If another different untrained object is presented in the same retinal location as the first trained object, then there will be a rather different pattern of V1 input filters activated. However, as discussed above, the output of each of the neurons in the network reflects the similarity between the input pattern in the previous layer that it learned to respond to during training and the currently tested input pattern. This means that the neurons in the higher layers that have been previously trained to respond to the first object will respond to the second untrained object in proportion to the degree of visual similarity between the two objects. Therefore, due to the properties of Hebbian competitive learning, the neurons through the higher layers of the network must learn to respond the visual forms of objects rather than locations.

However, there is a potential conflict between the need to develop representations that are object-specific and the need to develop transform invariant representations within each object. In principle, if two different objects have similar transforms, then the CT learning mechanism may encourage output neurons to learn to respond invariantly across both objects. This is a fundamental issue with CT learning, which we are continuing to investigate. In simulation studies, we have found that increasing the size of the VisNet architecture improves the ability of the model to learn separate representations of similar faces for example. It is also possible that combining CT learning with a trace learning rule (Foldiak, 1991) could improve the ability of the network to form separate invariant representations of different objects. Although, this has not been implemented in the simulations reported here, which use only a standard Hebbian learning rule.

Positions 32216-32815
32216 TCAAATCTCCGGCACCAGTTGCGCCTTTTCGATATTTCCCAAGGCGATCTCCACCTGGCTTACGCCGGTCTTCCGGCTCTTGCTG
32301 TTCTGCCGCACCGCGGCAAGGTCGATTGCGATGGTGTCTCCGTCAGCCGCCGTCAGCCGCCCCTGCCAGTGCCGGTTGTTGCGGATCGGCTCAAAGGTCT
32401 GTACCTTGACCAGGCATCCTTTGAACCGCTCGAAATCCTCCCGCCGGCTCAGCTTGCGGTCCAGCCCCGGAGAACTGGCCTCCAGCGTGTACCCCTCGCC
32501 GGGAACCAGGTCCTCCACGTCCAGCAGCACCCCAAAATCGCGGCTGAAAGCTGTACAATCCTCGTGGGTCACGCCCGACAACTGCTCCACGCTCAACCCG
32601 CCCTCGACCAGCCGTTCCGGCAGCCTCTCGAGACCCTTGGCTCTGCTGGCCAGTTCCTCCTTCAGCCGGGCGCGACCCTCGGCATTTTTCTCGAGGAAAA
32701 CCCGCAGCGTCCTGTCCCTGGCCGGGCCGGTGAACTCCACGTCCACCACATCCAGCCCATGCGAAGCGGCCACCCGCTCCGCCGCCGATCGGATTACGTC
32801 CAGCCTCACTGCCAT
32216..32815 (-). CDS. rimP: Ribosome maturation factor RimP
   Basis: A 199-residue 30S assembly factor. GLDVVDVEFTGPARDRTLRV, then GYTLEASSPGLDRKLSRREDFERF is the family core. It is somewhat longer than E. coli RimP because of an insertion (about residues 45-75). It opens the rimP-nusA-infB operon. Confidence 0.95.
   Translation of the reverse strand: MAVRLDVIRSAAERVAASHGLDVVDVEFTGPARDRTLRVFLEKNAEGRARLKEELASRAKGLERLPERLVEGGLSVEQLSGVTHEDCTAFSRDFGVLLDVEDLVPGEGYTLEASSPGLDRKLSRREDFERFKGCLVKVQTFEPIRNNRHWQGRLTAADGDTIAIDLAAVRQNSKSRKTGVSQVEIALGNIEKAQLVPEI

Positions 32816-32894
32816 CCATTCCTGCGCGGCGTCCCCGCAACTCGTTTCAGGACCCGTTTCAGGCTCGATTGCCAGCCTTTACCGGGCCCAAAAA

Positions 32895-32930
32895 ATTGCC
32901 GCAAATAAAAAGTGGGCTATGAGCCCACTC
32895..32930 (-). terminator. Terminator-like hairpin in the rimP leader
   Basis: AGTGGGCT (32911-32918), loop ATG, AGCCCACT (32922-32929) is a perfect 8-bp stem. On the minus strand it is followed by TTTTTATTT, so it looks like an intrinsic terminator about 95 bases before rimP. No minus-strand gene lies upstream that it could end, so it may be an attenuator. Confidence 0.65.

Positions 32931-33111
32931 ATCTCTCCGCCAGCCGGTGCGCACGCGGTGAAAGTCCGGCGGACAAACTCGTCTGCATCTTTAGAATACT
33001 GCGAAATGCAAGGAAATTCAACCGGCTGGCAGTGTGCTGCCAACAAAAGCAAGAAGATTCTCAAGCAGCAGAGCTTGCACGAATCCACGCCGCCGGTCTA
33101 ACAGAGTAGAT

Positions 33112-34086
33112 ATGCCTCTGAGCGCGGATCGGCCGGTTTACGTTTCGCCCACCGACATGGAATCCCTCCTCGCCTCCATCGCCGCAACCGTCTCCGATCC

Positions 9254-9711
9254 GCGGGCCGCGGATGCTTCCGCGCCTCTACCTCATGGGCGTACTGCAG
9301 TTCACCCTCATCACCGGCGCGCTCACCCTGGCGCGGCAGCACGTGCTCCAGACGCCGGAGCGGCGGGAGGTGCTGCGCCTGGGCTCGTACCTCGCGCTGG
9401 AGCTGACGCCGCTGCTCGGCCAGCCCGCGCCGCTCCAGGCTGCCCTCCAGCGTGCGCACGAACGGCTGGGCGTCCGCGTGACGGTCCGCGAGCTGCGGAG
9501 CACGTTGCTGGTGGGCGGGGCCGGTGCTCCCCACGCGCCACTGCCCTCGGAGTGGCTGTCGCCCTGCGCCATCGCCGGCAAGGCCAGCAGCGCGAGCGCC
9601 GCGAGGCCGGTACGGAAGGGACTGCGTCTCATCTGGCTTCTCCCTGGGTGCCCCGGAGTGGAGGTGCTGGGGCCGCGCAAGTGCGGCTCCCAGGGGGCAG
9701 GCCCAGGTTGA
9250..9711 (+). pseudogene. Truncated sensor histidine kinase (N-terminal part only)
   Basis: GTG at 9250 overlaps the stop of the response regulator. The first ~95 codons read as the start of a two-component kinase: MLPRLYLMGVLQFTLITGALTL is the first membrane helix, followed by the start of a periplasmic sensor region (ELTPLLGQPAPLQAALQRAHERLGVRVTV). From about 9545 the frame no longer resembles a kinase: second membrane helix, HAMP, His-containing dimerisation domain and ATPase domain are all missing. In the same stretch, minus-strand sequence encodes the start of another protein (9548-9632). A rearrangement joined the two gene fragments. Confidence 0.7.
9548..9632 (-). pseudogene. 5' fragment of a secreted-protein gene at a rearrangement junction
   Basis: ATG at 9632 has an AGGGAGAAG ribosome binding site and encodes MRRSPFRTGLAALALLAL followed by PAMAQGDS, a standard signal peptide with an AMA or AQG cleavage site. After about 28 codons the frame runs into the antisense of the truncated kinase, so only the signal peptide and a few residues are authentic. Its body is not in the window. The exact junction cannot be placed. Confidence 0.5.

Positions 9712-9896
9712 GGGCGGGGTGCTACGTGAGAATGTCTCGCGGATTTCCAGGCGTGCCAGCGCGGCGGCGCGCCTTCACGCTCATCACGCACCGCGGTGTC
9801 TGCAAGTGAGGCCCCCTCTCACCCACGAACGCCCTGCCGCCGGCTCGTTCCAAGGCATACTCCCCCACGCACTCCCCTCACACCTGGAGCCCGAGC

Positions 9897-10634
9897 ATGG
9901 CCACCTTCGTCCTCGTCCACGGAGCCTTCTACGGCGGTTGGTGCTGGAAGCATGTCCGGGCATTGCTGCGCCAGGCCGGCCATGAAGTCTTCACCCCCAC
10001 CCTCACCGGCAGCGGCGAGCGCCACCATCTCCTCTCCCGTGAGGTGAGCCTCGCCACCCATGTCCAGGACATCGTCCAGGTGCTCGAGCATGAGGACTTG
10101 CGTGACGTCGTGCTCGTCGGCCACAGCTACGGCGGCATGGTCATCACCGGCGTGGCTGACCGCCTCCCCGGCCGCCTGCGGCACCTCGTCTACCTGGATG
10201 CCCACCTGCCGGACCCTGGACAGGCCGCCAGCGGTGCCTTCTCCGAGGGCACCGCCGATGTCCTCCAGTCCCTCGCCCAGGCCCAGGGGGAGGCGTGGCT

2.3. Multiple Objects

How the brain can build invariant representations of individual objects even when multiple objects are present in a scene is a very important question in natural vision. How the visual system learns about individual objects rather than the combination of objects that make up the scene has only recently been investigated successfully in a biologically realistic model (Stringer et al., 2007; Stringer and Rolls, 2008). The features that make up a given object occur together more frequently when presented during training compared to the features that make up different objects. Depending on how often a given object is presented during training with another object, the frequency of how often features between these two different objects occur together will vary. However, the features that make up any individual object are always presented with one another and are therefore completely correlated.